Honestly, questions like that always put me on the spot, making sure that I’ll come up with embarrassing drivel like, “Oh, RJ, who really killed Asmodean?” or “Margaret Mitchell, did Rhett ever return to Scarlett?”
Might as well clear something up once and for all, and ask Shakespeare who he was.
The Morland Dynasty: The Dark Rose by Cynthia Harrod-Eagles
originally published 1981
Genre: Historical fiction, family saga, romance
Synopsis & Review: Picking up about 1509, at the death of Henry Tudor and a couple of decades after Eleanor Courtenay’s death at the end of The Founding, The Dark Rose follows the fortunes of the Morland family throughout the reign of Henry VIII. The first part is chiefly concerned with Paul, Eleanor’s great-grandson, now nominal head of the Morland family, though he is guided by his uncle Richard. Paul is unhappily married to his cousin Anne Butts, and finds love outside in marriage with a young widow called Ursula, who bears him a son, Adrian. Paul also struggles with his jealousy of his half-siblings, whom he believes to be illegitimate, and this burning jealousy shapes much of his early life. Through famine, plague, political intrigue, and social unrest, Paul strives to keep the Morlands whole, and ever rising. Children are fostered with prominent families, and join the court of the King, making connexions and improving the Morland prospects.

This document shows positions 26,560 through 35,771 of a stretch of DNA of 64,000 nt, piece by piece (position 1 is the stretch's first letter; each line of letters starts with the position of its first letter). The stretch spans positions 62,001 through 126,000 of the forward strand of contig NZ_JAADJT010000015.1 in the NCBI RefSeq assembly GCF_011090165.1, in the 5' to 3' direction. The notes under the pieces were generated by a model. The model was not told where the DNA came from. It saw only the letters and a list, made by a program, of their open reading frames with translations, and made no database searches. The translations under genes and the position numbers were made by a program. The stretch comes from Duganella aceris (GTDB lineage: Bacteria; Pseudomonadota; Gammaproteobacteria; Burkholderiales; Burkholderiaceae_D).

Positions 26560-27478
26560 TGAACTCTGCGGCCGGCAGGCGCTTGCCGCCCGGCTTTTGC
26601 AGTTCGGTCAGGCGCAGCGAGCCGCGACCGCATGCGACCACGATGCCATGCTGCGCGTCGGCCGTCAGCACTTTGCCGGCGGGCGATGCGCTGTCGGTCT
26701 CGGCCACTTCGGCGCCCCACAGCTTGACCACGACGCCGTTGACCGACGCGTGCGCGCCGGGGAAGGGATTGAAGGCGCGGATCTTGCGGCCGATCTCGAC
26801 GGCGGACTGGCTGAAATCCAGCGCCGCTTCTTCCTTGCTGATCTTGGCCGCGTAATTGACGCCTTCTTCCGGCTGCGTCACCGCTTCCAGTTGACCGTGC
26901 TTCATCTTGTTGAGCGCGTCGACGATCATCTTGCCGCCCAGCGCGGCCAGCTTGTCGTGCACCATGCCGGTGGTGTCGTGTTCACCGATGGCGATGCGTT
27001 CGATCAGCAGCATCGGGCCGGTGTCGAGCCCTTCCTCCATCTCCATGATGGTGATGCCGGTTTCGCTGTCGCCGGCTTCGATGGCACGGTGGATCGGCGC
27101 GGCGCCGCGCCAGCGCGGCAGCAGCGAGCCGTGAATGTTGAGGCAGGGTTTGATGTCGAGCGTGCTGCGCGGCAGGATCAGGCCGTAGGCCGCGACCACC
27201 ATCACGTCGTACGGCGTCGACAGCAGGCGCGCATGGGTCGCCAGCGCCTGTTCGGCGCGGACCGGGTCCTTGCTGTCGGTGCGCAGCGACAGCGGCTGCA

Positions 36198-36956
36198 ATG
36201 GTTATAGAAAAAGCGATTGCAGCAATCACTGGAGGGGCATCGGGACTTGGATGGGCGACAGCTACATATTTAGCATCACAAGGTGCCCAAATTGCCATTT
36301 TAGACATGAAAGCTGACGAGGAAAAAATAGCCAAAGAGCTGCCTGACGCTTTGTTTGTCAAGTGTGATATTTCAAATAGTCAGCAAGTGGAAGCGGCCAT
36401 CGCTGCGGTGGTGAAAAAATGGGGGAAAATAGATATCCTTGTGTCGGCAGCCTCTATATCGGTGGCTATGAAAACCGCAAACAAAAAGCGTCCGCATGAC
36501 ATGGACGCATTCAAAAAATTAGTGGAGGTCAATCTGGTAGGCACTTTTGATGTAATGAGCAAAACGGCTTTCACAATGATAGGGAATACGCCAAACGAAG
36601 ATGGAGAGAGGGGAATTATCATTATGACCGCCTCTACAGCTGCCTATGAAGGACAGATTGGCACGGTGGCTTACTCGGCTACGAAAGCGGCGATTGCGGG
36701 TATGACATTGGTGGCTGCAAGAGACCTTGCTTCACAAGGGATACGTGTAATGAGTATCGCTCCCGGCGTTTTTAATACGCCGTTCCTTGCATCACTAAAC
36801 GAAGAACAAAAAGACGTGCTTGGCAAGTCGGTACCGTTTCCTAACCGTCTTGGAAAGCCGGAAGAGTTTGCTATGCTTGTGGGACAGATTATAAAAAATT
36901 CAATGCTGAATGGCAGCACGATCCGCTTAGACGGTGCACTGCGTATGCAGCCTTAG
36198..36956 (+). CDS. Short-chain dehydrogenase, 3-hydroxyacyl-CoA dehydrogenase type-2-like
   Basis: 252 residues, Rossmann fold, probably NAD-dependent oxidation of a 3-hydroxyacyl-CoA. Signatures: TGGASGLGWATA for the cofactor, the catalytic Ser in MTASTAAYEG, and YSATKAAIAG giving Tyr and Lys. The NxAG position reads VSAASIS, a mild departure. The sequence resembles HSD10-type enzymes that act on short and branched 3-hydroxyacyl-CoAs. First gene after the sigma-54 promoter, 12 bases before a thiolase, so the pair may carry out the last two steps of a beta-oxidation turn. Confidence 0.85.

The second part follows Anne, called Nanette, the daughter of Paul’s half-brother Jack. After the death fo her parents, Anne fosters out with the Parr family, becoming close friends with their daughter Katherine. Upon maturity, she joins the Court, and is soon fast friends with a lovely girl called Anne Boleyn. The two enjoy the attentions of gallants and all the festivities of court life, until the King’s eye turns to Anne. Nanette proves her loyalty, staying with Anne and serving her throughout the long years of courtship, and her rise to the throne.
The Dark Rose sees the entire reign of Henry VIII, and all that it encompassed: war, famine, pestilence, the break with Rome, and the rise of Protestantism. Among all the graver matters, there are still shearing festivals, weddings, exciting hunts, and all manner of life and the Morlands make the painful transition from mediaeval to modern.
After finishing The Founding, I added The Dark Rose to my hold list at the library. Read the rest of this entry »